While President Obama rode this wave of anti-Bush and anti-US Empire sentiment into office by promising "hope" and "change," he did not bring an end to either of these wars.

Obama simply followed Bush administration policy by making a slow withdrawal from Iraq while maintaining a US presence there in the form of "advisers," surveillance, air strikes, artillery, drones and later, troops. All of this continues under the Trump administration, but with more troops on the ground.

And Obama, who got the Nobel Peace Prize very early in his government, without having done anything to merit it, did decide, rather late in his government, to extend the investments in nuclear arms by 50 billion dollars in the coming years.

Here is why the so-called "War On Terror" was state terrorism inspired and conducted by the American governments since 9/11:

Human Rights Watch, in a 2004 report titled, "Above the Law: Executive Power after September 11 in the United States," stated, "The Bush administration's anti-terrorism practices represent a stunning assault on basic principles of justice, government accountability, and the role of the courts."

All the while, the US military maintains roughly 300,000 active military personnel in over 150 countries and nearly 800 bases globally.

So, has the so-called War on Terror succeeded?

Even if we take seriously the criteria by which it was propagandistically sold to the US public, as well as the rest of the world, the answer must be a resounding "no." The Global Terrorism Index revealed that, as of 2014, there had been a fivefold increase in global terrorism fatalities since 9/11.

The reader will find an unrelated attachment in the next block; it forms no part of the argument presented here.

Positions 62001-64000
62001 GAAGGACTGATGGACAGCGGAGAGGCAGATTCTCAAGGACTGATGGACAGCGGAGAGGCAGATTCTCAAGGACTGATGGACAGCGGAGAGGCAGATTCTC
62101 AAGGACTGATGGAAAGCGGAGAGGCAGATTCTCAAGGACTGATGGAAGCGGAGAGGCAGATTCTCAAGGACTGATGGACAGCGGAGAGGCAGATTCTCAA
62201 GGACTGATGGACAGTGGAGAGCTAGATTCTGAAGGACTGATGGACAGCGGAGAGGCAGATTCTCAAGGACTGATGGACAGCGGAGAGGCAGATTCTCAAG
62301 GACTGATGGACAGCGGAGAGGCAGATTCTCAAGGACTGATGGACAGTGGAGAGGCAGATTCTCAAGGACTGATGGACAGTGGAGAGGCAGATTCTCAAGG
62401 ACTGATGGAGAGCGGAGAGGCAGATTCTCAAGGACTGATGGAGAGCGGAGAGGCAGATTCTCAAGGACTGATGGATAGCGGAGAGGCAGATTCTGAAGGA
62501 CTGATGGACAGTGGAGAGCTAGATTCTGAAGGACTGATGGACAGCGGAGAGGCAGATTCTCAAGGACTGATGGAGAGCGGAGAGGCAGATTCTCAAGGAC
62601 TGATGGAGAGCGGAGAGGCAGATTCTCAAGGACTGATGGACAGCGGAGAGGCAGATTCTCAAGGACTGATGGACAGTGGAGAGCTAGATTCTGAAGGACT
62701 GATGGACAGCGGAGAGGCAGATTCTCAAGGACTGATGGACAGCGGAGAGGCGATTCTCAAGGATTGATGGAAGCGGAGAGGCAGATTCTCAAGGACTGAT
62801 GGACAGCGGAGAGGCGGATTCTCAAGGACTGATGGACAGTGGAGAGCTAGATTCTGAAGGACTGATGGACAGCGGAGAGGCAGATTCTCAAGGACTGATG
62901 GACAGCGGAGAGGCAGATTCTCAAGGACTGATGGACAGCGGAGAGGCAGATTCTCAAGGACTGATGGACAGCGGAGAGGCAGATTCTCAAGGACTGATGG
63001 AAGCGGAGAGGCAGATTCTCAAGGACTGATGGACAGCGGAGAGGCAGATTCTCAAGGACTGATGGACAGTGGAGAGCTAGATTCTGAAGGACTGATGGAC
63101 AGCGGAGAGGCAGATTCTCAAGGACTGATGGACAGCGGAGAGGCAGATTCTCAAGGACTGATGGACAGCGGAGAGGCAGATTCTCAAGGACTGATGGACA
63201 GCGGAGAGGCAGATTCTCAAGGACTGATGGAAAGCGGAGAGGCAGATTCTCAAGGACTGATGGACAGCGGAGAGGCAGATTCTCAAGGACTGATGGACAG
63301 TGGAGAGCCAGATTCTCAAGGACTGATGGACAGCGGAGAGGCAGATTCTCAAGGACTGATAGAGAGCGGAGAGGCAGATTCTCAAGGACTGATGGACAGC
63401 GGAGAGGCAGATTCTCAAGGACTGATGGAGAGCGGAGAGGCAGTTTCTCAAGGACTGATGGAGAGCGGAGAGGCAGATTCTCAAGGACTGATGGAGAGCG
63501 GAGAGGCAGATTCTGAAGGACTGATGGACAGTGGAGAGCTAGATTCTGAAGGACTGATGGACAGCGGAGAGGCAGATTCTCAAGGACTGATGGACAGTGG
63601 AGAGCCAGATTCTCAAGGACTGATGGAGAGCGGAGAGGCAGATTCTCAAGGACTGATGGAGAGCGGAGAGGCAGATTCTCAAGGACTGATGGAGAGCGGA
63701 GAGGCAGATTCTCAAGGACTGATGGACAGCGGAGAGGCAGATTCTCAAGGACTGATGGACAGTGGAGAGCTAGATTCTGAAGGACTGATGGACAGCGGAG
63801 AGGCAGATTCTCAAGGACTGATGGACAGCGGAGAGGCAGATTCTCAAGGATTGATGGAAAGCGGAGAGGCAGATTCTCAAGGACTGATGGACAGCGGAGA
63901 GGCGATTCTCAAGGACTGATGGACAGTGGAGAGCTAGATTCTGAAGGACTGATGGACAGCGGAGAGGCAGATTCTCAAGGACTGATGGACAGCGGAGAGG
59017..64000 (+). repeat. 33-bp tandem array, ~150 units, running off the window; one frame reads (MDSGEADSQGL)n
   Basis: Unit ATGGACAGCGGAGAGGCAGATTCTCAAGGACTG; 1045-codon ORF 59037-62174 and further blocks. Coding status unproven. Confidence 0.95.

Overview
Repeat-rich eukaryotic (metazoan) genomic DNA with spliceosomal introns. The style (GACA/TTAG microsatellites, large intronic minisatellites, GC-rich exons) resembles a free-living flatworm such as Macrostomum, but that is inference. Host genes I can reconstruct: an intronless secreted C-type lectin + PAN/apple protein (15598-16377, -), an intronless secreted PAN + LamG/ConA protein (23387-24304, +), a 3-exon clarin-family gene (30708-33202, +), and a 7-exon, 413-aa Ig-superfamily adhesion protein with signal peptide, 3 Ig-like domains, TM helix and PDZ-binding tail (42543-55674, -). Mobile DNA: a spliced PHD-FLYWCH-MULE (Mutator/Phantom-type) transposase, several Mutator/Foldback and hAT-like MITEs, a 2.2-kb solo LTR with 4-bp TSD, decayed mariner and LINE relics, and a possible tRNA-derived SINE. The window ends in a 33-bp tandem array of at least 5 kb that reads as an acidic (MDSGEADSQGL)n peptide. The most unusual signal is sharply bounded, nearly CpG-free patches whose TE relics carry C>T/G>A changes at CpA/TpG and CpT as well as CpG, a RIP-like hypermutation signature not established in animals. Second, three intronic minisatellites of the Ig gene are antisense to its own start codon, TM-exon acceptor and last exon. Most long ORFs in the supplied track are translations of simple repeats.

Then again, as I have been saying from 2005 onwards (see here: it is in Dutch but it still seems quite good and quite true to me, after 12 years), in we substitute the non-propagandistic aims of the US governments since 9/11, which may be described as giving American state terrorism all the military and the spying powers to conduct

"a stunning assault on basic principles of justice, government accountability, and the role of the courts"

then it seems to have quite spectacularly succeeded, with

"roughly 300,000 active military personnel in over 150 countries and nearly 800 bases globally."

And this is a recommended article.

4. Scientists: Climate Change May Wipe Out a Third of World's Parasites, with Disastrous Ripple Effects

This article is by Amy Goodman on Democracy Now! It starts with the following introduction:

As the United States continues to deal with unprecedented floods and hurricanes, a new study has revealed climate change is also driving the mass extinction of parasites that are critical to natural ecosystems, and could add to the planet’s sixth great mass extinction event that’s currently underway. The report in the journal Science Advances warns that about a third of all parasite species could go extinct by 2070 due to human activity. The loss of species of lice, fleas and worms could have profound ripple effects on the environment and might pave the way for new parasites to colonize humans and other animals with disastrous health outcomes. We speak to Colin Carlson, lead author of the report "Parasite biodiversity faces extinction and redistribution in a changing climate." He’s a Ph.D. candidate in environmental science, policy and management at the University of California, Berkeley. In 2011, Business Insider included him in a roundup titled "16 of the Smartest Children in History," alongside Mozart and Picasso. At the time, he was 15 years old. He is now 21.